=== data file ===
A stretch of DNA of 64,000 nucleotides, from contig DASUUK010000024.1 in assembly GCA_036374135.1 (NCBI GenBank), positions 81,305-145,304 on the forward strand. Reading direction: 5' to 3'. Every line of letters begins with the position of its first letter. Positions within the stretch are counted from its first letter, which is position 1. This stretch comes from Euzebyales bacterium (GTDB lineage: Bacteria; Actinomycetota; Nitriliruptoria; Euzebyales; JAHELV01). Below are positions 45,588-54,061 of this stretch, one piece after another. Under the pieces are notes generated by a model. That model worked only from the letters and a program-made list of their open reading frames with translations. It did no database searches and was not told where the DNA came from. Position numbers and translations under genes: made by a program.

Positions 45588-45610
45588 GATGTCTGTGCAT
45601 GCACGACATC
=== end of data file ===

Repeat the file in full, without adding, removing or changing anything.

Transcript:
A stretch of DNA of 64,000 nucleotides, from contig DASUUK010000024.1 in assembly GCA_036374135.1 (NCBI GenBank), positions 81,305-145,304 on the forward strand. Reading direction: 5' to 3'. Every line of letters begins with the position of its first letter. Positions within the stretch are counted from its first letter, which is position 1. This stretch comes from Euzebyales bacterium (GTDB lineage: Bacteria; Actinomycetota; Nitriliruptoria; Euzebyales; JAHELV01). Below are positions 45,588-54,061 of this stretch, one piece after another. Under the pieces are notes generated by a model. That model worked only from the letters and a program-made list of their open reading frames with translations. It did no database searches and was not told where the DNA came from. Position numbers and translations under genes: made by a program.

Positions 45588-45610
45588 GATGTCTGTGCAT
45601 GCACGACATC